Many dire predictions surround the effects of the aging Baby Boomer generation on the health care system. A severe shortage of health care workers combined with costs that threaten to implode Medicare have worried analysts for more than two decades. How bad are things really? With the number of elderly in the United States already reaching 70 million strong, most experts agree that the growing and changing needs of the population mean that health care needs to change with them. There are several factors at work in the health care situation today.
1. People are Aging Differently
Not only are there more people over retirement age than ever before, they also have access to procedures, treatments, and medications that their parents never did. We spend an average of five times more on the health care of an elderly person than a working adult . The unhealthy American lifestyle greatly increases the money spent on heart disease, cancer, and other conditions. But health costs are also increased by relatively modern developments such as home care equipment, cosmetic surgery, and increased physical therapy. This has also given way to a number of more specialized health careers. Hospitals and clinics are in constant need of trained professionals who can provide the greater quality of life services that seniors are growing to expect.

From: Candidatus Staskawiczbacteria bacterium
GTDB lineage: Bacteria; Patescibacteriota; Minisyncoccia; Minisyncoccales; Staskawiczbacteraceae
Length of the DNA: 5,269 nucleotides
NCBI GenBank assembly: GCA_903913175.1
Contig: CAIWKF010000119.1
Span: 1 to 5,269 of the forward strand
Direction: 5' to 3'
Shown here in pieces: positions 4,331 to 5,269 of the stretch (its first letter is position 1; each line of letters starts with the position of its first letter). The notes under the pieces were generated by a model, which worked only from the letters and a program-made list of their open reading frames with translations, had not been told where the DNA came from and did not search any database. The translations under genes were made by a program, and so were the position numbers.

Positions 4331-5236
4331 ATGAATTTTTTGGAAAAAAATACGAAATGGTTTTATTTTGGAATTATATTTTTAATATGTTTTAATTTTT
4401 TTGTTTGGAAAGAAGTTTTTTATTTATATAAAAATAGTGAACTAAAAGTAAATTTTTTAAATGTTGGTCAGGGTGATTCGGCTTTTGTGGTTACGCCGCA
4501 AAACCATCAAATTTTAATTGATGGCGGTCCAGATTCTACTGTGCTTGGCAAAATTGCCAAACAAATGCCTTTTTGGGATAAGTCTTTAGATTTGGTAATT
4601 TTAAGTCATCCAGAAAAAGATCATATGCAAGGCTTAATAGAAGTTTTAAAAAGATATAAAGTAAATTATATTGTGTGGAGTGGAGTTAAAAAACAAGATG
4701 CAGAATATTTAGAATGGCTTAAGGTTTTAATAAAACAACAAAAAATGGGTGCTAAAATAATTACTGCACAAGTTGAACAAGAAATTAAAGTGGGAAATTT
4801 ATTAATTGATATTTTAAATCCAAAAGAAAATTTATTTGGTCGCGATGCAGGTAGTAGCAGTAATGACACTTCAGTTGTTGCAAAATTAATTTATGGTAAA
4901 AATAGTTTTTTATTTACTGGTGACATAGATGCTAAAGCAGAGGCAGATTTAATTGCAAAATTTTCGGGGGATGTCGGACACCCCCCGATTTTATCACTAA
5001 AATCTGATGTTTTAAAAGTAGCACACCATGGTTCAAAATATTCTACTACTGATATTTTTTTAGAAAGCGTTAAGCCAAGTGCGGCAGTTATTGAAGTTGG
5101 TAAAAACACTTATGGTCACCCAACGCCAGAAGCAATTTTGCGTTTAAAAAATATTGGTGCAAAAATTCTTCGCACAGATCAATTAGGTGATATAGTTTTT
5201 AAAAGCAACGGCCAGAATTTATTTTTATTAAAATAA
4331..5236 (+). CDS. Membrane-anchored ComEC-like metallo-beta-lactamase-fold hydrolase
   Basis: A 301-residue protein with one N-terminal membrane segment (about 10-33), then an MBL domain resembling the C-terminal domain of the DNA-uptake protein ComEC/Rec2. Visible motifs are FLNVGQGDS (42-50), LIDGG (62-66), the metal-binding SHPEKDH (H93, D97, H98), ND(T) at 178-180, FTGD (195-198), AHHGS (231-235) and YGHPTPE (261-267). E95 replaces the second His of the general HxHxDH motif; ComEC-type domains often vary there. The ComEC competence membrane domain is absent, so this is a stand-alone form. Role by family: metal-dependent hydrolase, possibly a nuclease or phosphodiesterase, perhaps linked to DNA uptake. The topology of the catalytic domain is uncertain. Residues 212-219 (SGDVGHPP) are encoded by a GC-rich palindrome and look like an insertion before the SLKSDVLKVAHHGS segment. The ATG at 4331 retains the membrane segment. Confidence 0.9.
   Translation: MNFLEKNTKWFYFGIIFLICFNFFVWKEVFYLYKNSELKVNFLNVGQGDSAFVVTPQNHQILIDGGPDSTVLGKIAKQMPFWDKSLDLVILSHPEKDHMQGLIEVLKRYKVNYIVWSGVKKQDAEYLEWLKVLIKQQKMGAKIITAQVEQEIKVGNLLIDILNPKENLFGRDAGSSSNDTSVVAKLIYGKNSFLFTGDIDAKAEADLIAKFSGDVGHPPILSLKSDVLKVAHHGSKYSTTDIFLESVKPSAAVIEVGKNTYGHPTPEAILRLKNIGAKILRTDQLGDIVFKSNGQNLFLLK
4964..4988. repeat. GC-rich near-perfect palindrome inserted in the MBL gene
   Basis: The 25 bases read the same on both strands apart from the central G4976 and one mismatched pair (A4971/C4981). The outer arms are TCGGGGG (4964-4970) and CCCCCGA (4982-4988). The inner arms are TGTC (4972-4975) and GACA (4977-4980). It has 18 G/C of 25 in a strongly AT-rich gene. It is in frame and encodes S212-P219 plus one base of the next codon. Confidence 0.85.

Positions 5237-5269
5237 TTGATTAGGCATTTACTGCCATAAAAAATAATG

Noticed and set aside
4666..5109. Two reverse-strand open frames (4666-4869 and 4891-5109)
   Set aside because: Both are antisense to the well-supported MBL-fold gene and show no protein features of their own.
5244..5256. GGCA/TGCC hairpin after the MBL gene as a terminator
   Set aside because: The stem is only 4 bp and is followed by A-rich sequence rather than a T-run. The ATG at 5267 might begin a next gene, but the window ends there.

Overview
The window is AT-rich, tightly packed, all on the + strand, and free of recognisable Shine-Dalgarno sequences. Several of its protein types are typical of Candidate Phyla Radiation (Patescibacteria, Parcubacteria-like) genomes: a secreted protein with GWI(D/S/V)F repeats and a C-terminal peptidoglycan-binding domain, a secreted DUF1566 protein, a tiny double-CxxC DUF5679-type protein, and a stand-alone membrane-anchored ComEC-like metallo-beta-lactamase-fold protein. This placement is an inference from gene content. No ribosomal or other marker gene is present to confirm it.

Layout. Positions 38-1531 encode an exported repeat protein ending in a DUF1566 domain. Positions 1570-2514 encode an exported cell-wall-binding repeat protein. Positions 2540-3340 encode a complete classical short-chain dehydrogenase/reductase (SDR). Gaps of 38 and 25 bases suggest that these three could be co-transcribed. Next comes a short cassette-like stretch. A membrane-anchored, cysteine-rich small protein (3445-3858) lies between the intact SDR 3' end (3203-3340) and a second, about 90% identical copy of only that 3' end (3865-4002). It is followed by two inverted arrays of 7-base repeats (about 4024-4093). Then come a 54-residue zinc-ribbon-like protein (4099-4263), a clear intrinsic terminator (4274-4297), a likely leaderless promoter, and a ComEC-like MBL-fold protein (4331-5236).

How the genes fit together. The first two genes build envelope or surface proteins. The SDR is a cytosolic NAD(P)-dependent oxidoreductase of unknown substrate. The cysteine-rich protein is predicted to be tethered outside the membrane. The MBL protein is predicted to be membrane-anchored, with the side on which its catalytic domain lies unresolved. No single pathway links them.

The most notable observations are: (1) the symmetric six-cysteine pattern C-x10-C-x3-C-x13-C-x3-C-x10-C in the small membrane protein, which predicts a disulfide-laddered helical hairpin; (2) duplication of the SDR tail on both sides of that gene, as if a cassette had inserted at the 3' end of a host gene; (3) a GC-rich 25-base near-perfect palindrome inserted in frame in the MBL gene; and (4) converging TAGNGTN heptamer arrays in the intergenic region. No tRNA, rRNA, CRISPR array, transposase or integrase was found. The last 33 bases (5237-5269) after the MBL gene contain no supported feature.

2. Supply could be Worse than Demand
Even considering the fact that seniors are interested in a greater quality of life, many argue that the aging population is far less of a problem than the commercial nature of the health industry. In other words, patients are costing more money because of an industry rife with excess and fraud which is trying to make money off of them. The invention of new drugs and technology can often be a great thing, but it can also lead to unnecessary medicating and needless products, which the manufacturers charge higher and higher prices to provide.
3. The Growth of Seniors is a Global and Economic Issue
The current economic climate as well as the issues with health care costs is not unique to America – these issues have effected every major nation in the world. By 2050, the percentage of people over 65 will more than double, and their health costs could rise to an average of 5 percent of the world’s GDP. This also means that combined with a decrease in birth rates, senior citizens and the elderly will be of vast importance to the world’s economy. Their well-being is beneficial to everyone in the long run. Providing seniors with quality care and affordable health care options results in economic growth.
The discussion of changes to the health care system is a response to the fear that higher taxes and reduced Medicare benefits will soon be the only way to manage an unsustainable rise in costs. The aging population is definitely not the only factor in this problem. But solutions can begin with a greater dedication to recruiting and training nurses, medical staff, and caregivers, as well as working to rid the health care industry of excess and fraud. The most important thing to remember? No matter where you are in terms of age or income, the health care crisis affects us all – and we’re all in it together.
Darlene Jamieson Top Masters in Healthcare www.topmastersinhealthcare.com/